Being a steadfast cultural mainstay, fortune-telling has been depicted in a number of ways throughout different ages. 

Sainte-Maxime, The Fortune-telling Disease, Public domain, via Wikimedia Commons
Sainte-Maxime, The Fortune-telling Disease, Public domain, via Wikimedia Commons

Georges de La Tour's The Fortune-Teller (year) is one of the most famous depictions of fortune-telling—and its depiction is a negative one. De La Tour crafted a scene in which a naive man is unwittingly robbed of his gold chain while his supposedly clairvoyant medium tells his future. This depiction supports a widespread view of fortune-telling as a predatory, dishonest form of money-making.

While the story in de La Tour’s painting may be obvious, many other depictions of fortune telling, like that of Adrien Moreau’s 19th century The Fortune Teller, are more ambiguous. In a way, these uncertain representations of fortune-telling better capture the true essence of the art of fortune-telling and of its allure. 

The Fortune Teller (1594) Caravaggio, Public Domain via Wikimedia Commons
The Fortune Teller (1594) Caravaggio, Public Domain via Wikimedia Commons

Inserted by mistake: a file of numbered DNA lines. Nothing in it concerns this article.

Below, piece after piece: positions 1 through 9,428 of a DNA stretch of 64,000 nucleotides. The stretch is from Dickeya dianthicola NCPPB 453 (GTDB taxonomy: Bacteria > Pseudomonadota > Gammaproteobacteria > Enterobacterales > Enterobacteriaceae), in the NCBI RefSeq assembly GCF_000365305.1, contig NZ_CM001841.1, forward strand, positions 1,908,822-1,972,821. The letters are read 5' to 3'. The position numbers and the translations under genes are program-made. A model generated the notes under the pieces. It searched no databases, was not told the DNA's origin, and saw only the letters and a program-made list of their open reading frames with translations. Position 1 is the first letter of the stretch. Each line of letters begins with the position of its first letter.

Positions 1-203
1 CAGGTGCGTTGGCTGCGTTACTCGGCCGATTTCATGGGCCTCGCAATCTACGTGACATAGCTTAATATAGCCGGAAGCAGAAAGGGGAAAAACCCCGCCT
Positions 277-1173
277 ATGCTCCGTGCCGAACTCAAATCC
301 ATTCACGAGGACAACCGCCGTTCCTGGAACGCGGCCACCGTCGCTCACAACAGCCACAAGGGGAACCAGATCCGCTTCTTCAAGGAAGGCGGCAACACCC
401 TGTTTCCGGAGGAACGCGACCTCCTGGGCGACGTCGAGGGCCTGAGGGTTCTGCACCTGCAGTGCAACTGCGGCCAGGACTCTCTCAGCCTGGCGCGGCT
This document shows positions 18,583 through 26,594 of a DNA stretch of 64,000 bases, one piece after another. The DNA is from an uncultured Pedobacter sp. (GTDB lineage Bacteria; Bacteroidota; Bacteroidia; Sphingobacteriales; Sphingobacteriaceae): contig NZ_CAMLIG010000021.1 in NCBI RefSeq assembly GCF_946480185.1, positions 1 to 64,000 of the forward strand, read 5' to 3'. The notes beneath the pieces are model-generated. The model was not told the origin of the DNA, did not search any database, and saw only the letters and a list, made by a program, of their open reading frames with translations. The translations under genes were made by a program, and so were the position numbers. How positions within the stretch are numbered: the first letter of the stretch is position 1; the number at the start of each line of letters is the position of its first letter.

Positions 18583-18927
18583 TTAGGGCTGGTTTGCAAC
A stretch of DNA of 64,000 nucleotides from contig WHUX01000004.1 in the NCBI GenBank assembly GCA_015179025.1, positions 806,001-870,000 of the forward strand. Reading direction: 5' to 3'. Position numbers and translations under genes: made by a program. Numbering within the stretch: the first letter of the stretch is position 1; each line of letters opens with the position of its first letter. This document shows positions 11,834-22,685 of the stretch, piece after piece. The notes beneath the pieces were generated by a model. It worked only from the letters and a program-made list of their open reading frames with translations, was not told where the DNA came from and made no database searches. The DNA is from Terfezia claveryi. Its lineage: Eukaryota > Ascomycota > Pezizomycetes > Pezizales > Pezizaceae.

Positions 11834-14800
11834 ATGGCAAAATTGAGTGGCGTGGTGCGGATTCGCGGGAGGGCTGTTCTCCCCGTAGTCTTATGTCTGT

Marie Anne Lenormand, who popularized the Tarot card, offers an example of a fortune-teller who made a career and gained notoriety for a knack for “correct” predictions. Lenormand remains one of the most famous fortune tellers of 18th-century France. As one Jstor Daily  article notes, she “worked for 40 years as a cartomancer and fortune-teller, advising Joséphine de Beauharnais (Napoleon’s wife), Robespierre, Marat, and other important figures on their fates.” She became the fortune teller for many high-ranking individuals because her tellings often became true. Was it luck? Could she truly see the future? Or was her success the result of fooling clients with vague prophecies and pure chance?

The Fortune Teller (c.1630s) by Georges de La Tour. The Metropolitan Museum of Art, New York, U.S. Image source The Met (public domain)
The Fortune Teller (c.1630s) by Georges de La Tour. The Metropolitan Museum of Art, New York, U.S. Image source The Met (public domain)